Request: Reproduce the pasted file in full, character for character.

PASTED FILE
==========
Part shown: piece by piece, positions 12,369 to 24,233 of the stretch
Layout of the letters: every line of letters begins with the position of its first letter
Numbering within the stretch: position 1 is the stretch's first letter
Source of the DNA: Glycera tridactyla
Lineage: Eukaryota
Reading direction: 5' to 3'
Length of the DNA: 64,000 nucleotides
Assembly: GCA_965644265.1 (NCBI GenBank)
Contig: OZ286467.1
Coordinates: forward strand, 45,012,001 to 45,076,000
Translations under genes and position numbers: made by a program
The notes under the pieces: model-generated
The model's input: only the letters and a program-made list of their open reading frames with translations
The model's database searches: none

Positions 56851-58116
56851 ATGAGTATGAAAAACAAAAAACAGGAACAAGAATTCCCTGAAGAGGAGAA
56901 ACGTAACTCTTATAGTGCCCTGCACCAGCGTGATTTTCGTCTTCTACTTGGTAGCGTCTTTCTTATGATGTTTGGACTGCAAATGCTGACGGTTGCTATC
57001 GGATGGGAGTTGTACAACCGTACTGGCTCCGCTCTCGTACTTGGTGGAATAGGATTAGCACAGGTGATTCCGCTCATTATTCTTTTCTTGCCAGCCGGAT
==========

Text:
Part shown: piece by piece, positions 12,369 to 24,233 of the stretch
Layout of the letters: every line of letters begins with the position of its first letter
Numbering within the stretch: position 1 is the stretch's first letter
Source of the DNA: Glycera tridactyla
Lineage: Eukaryota
Reading direction: 5' to 3'
Length of the DNA: 64,000 nucleotides
Assembly: GCA_965644265.1 (NCBI GenBank)
Contig: OZ286467.1
Coordinates: forward strand, 45,012,001 to 45,076,000
Translations under genes and position numbers: made by a program
The notes under the pieces: model-generated
The model's input: only the letters and a program-made list of their open reading frames with translations
The model's database searches: none

Positions 56851-58116
56851 ATGAGTATGAAAAACAAAAAACAGGAACAAGAATTCCCTGAAGAGGAGAA
56901 ACGTAACTCTTATAGTGCCCTGCACCAGCGTGATTTTCGTCTTCTACTTGGTAGCGTCTTTCTTATGATGTTTGGACTGCAAATGCTGACGGTTGCTATC
57001 GGATGGGAGTTGTACAACCGTACTGGCTCCGCTCTCGTACTTGGTGGAATAGGATTAGCACAGGTGATTCCGCTCATTATTCTTTTCTTGCCAGCCGGAT